Mass incarceration overall hurts the health of Americans, leading to worse outcomes for the families and communities of men in prison, reported The Atlantic. The inmates themselves are at a very large risk of self-harm and violence immediately after their release. But a recent review of the impacts of incarceration on health published in The Lancet hints at a surprising upshot: Getting out of jail can be miserable, but going to jail can temporarily protect health—at least for some men.
For children and communities, the impacts of a parent’s incarceration are unequivocally bad, write study authors Christopher Wildeman of Cornell University and Emily Wang of Yale. Kids whose fathers go to jail are at increased risk of depression, anxiety, learning disabilities, and obesity, and they are more likely to do drugs later in life. Because criminal records dampen job opportunities, according to some studies people who live in neighborhoods with high levels of incarceration are more likely to experience asthma from dilapidated housing. These consequences are especially severe for children of color: Because black men are jailed disproportionately, a black child born in 1990 had a one-in-four chance of having their father imprisoned, Wildeman and Wong write.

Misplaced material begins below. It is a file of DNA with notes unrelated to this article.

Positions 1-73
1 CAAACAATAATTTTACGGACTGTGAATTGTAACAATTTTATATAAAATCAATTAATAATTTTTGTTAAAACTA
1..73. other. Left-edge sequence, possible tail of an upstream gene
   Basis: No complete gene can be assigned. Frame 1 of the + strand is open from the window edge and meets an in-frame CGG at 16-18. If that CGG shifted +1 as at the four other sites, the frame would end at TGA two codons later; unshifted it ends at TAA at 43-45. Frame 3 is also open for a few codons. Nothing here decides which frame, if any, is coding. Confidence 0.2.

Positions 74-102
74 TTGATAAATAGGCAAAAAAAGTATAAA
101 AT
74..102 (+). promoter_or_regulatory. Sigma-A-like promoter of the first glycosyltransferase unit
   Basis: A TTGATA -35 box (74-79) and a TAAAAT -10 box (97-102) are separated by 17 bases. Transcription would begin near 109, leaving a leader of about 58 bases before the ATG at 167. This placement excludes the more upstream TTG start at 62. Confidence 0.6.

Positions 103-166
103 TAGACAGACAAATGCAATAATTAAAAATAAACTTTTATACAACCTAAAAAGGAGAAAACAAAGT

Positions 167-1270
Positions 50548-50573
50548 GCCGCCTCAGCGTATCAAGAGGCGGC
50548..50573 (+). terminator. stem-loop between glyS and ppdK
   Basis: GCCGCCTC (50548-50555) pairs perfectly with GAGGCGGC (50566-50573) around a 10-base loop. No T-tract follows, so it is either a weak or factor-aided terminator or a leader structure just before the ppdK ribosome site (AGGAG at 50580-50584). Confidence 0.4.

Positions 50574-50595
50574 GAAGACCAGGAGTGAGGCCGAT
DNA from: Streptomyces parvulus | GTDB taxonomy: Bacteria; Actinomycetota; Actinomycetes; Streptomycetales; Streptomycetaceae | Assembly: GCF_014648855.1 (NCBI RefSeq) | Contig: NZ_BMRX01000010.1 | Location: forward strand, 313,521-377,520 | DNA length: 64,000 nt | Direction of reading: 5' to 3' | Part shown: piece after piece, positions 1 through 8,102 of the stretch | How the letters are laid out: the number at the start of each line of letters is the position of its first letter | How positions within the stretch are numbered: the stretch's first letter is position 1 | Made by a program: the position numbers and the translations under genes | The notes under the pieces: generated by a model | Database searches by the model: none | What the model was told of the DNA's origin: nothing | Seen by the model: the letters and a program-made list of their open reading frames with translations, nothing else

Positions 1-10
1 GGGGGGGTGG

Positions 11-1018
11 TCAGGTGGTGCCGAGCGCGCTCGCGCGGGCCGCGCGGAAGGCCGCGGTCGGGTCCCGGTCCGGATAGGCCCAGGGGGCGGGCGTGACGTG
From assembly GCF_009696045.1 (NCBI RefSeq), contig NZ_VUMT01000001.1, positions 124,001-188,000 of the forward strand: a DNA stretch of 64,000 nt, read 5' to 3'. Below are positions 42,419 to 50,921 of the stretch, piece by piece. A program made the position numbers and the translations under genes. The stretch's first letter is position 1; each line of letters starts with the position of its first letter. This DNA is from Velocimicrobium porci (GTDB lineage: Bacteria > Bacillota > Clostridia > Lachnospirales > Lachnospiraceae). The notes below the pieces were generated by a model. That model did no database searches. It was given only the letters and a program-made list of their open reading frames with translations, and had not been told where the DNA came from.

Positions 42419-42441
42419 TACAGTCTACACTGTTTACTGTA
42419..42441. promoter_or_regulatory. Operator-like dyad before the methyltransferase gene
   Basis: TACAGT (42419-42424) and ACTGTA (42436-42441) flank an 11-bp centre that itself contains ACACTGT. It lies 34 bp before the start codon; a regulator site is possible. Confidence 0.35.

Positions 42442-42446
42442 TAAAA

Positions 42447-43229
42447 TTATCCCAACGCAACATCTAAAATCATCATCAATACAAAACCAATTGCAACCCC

But, paradoxically, going to prison can actually improve health—at least temporarily—for some inmates. Black male inmates, the authors write, have a lower mortality rate than similarly aged black men who aren’t in jail. The reason?
The risk of death from violent accidents, overdoses on drugs or alcohol, and homicides is much lower in prison than it is in the neighborhoods where these men would be living otherwise. What’s more, before the Affordable Care Act was passed, many states made it all but impossible for low-income, childless men to obtain health care. Under the ACA, 32 states expanded Medicaid to cover all poor adults, but 19 have not. Because of that, Wildeman and Wang write, prison is the first time many incarcerated young men receive regular health care.
The drop in mortality “is just an indicator of how dangerous the environment for African-Americans is on the outside, rather than being a function of how good the medical care is that they’re receiving” in prison, Wildeman told me.
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